Mazie Turner 1954–2014
“It's a beautiful, grey day.”
Mazie Turner died of cancer on 7 June 2014. In life she divined colour from the everyday, turning her observational gift into an exhaustive study reaching well beyond surface technique into the core discipline and alchemy of paint. Artist and close friend John Morris observed: “The paintings seemed to appear out of nowhere, each of them waiting along the walls for her to grace them with their next veil of pigment. Little tabs of masking tape would appear on her paintings, her way of working out composition. She never told me how that system worked. It was another mystery to her working process. I never saw her paint.”
Others concurred: Mazie mustered absolute focus, solitude and retreat in the studio, although her hospitality and generosity as a teacher and mentor, and her passionate advocacy within her community, was legendary.
Born Karen Turner in Sydney, she enjoyed a peripatetic childhood in Australia. Awarded an MA and a PhD in 1994 and 2008, Turner’s formal studies began in Adelaide in 1976 with a BFA with a major in photography at the South Australian School of Art. Here Turner developed an interest in feminism, art history and poetry. She also met fellow artist and future husband Richard Tipping with whom she raised three children, Kai, Jasper and Grace. Travel was an important form of enquiry and together they experienced the Australian desert and lived in Europe before returning to Sydney in 1988 and later Wangi Wangi.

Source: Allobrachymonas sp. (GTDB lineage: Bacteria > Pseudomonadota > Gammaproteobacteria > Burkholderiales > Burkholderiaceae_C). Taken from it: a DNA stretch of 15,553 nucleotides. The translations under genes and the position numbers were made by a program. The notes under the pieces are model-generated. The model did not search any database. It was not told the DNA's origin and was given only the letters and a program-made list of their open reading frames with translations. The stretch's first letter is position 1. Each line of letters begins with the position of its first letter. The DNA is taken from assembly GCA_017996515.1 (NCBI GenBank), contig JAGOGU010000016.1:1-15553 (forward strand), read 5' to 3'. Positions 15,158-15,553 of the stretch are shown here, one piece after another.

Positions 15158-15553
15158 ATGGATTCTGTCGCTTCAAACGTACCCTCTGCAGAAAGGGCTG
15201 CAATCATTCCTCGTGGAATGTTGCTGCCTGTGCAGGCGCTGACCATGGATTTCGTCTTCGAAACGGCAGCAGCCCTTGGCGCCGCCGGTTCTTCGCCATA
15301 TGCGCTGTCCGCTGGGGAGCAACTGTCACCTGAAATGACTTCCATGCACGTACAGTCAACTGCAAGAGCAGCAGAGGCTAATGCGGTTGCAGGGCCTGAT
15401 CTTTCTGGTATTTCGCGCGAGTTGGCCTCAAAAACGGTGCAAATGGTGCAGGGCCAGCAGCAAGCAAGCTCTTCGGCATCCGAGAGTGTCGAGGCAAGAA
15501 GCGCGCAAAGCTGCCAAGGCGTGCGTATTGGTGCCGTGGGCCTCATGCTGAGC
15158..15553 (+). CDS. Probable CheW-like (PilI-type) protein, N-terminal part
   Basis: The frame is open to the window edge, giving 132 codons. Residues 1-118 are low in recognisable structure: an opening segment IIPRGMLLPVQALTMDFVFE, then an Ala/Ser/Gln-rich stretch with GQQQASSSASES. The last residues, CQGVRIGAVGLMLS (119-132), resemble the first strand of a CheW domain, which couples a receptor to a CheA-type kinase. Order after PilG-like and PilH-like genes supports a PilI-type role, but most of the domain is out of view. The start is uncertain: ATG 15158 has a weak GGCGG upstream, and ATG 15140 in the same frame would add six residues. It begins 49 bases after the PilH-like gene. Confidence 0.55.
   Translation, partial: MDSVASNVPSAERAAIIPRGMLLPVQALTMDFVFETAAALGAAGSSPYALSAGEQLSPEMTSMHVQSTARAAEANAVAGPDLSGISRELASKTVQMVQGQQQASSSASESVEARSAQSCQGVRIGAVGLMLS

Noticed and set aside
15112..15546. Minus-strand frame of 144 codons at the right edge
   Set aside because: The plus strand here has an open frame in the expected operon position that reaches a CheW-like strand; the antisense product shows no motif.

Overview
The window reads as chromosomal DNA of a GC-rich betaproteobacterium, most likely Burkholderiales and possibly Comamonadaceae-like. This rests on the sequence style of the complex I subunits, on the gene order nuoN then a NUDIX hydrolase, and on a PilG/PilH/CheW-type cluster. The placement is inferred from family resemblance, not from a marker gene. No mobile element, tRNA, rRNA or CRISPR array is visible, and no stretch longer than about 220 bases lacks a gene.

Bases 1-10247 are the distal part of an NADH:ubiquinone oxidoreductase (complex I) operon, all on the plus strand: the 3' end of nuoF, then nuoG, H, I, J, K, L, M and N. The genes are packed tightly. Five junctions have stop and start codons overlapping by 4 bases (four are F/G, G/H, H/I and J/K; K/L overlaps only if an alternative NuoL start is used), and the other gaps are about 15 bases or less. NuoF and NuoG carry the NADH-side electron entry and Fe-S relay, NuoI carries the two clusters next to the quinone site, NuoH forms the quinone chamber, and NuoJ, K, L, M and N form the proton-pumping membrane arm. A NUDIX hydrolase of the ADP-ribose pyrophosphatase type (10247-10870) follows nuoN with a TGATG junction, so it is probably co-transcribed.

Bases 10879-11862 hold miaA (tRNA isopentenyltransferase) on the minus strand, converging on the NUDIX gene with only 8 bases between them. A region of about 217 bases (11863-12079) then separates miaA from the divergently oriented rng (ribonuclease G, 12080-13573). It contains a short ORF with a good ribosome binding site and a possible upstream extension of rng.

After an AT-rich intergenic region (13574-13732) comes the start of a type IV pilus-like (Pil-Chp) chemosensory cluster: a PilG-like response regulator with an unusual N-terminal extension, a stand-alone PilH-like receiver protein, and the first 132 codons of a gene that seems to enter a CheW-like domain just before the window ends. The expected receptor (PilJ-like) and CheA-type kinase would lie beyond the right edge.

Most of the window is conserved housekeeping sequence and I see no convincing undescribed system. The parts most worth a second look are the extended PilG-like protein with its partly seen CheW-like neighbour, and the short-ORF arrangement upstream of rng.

Turner’s work is held in public and private collections including Newcastle Art Gallery, The University of Newcastle, the Australian National University, the Art Gallery of New South Wales, the National Gallery of Victoria and the National Gallery of Australia.
Mazie’s chromatic abstractions coax us out of sadness, out of shadows. Her opus Out of Darkness (2008–10) exemplifies the dance between art and life’s rich oppositions, the painting’s jewel-like prisms recalling earlier optical experiments and illuminating the eternity of spirit:
“The death of the painter is kept from her paintings.”